Book Review: A Doll’s House by Henrik Ibsen

EtherealJinxed | Book Review | A Doll's House by Henrik Ibsen

Genre: Play, Theatre
Book Name: A Doll’s House
Author: Henrik Ibsen
Pages: 102
Publication Year: 1879

Before one appreciates any book, story or movie, it is important to understand the backdrop when it was written/ filmed. A Doll’s House by Henrik Ibsen may be discarded as superficial and feminist by many, but once you find that it was written during Victorian times, your perspective may change.

Those were the times when females were only expected to marry for money and bear kids and anything related to love or independence was frowned upon (other authors like Jane Austen have too written of such times). When a daughter/ wife was supposed to a do a man’s bidding. Has much changed now? No, especially not in rural areas, and we can’t even ignore urban societies outright. Isn’t a wife still supposed to leave job if her husband is working in a different city and she is not able to find a job there? No one is there to take care of her frustrations when she is supposed to behave in a certain way.

Ok, so enough of my rant. With respect to the book, it’s nothing but a 3-act play where the female protagonist Nora is not a twit as we are made to believe in the first few pages/scenes. But she is one who has gone against the norm of society in the manner she deems fit. *Spoilers ahead* She is supposed to be a beautiful wife and a doting mother, but she finds out a way to cure her husband’s illness by borrowing money and working hard surreptitiously to somehow manage the hardships (so unheard of in those times). You may call her an evil person for hiding all this from her husband, but her husband has a very strong opinion on how a person is supposed to morally act. The other female character is also an aberrant where even after being a widow and with none left of her family, she is ready to go out and work for herself.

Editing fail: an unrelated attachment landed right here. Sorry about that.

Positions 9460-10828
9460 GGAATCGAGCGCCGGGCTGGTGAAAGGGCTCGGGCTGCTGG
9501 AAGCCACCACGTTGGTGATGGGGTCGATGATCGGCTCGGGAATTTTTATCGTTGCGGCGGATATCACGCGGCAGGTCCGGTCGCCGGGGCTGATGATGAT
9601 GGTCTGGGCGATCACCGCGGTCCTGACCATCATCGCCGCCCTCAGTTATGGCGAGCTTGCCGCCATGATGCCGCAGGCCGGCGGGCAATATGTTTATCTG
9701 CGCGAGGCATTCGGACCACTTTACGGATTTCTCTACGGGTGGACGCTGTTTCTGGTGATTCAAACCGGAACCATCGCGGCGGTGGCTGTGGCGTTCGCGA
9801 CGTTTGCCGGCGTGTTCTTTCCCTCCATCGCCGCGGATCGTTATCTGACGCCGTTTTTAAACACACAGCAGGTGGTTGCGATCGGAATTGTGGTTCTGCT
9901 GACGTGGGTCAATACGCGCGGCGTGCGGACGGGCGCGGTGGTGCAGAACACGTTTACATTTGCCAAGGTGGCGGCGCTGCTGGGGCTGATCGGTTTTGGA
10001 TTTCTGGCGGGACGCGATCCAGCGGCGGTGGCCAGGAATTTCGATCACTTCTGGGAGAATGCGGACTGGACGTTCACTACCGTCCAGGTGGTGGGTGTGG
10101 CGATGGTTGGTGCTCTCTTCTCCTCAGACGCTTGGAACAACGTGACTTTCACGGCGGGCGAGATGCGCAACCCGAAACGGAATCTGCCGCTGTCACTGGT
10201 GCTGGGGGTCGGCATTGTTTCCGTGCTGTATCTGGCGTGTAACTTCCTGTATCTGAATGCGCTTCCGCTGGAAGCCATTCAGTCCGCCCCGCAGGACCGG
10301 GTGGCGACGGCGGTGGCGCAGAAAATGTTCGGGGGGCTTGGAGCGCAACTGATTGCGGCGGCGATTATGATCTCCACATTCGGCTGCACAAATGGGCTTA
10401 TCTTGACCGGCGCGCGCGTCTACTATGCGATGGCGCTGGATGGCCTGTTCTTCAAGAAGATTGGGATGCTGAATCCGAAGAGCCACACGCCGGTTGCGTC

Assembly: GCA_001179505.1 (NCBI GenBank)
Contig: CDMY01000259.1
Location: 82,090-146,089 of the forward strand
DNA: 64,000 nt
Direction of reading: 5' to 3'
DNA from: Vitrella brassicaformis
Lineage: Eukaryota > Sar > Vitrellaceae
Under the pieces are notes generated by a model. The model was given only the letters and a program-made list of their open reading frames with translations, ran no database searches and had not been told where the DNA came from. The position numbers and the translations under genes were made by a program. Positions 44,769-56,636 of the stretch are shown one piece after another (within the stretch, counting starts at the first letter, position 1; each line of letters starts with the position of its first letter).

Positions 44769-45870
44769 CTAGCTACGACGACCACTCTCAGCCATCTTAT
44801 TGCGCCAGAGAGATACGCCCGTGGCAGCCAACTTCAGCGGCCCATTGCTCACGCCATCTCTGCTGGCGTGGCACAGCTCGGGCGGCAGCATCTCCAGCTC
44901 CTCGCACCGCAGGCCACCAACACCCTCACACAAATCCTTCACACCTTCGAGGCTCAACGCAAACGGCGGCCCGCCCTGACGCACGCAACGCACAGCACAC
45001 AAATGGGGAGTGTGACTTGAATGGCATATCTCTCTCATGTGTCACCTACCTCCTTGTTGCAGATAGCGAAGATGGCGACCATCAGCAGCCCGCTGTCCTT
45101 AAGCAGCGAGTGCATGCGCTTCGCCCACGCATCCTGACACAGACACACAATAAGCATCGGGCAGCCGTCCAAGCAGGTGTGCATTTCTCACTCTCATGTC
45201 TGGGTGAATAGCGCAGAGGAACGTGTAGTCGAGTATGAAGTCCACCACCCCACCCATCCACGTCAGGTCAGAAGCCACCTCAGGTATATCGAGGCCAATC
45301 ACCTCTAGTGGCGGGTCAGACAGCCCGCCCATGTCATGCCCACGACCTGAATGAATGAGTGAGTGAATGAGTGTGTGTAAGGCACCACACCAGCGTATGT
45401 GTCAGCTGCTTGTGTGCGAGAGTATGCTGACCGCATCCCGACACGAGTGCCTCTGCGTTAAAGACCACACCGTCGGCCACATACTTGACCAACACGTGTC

I am not giving away all three acts of this book, but briefly describing Act 1 only to give you a perspective. Why such a name of the book, you may ask. It’s a doll’s house where characters are supposed to behave a certain way in a make-believe facetious world. Do give this book a try!

P.S: It is available free of cost on Amazon Kindle version. So what you waiting for! Shop and enjoy…

Excerpt from the back cover of the book:
A Doll’s House is Henrik Ibsen’s best-known play. This masterpiece created quite a stir when it was first released because of its feminist stance. It is considered by many to be the first truly feminist play ever written. The play comes to a climax as Nora, the play’s protagonist, rejects her marriage and her smothering life in a man’s “dollhouse.” Wonderfully written, a true classic.

About the author:
Henrik Johan Ibsen was a major Norwegian playwright largely responsible for the rise of modern realistic drama. He is often referred to as the “father of modern drama.” Ibsen is held to be the greatest of Norwegian authors and one of the most important playwrights of all time, celebrated as a national symbol by Norwegians.

His plays were considered scandalous to many of his era, when Victorian values of family life and propriety largely held sway in Europe and any challenge to them was considered immoral and outrageous. Ibsen’s work examined the realities that lay behind many facades, possessing a revelatory nature that was disquieting to many contemporaries.

Ibsen largely founded the modern stage by introducing a critical eye and free inquiry into the conditions of life and issues of morality. Victorian-era plays were expected to be moral dramas with noble protagonists pitted against darker forces; every drama was expected to result in a morally appropriate conclusion, meaning that goodness was to bring happiness, and immorality pain. Ibsen challenged this notion and the beliefs of his times and shattered the illusions of his audiences.

Rating: 9/10

Book Review: Tales of a Fourth Grade Nothing by Judy Blume

EtherealJinxed | Book Review | Tales of a Fourth Grade Nothing by Judy Blume

Genre: Children
Book Name: Tales of a Fourth Grade Nothing
Fudge #1
Author: Judy Blume
Pages: 144
Publication Year: 2004
Publisher: Macmillan

This month, I am preferring lighter reads and ever since I have read the book Wonder by R.J.Palacio, I have been on the lookout for similar books. This is how I came across this book Tales of a Fourth Grade Nothing by Judy Blume.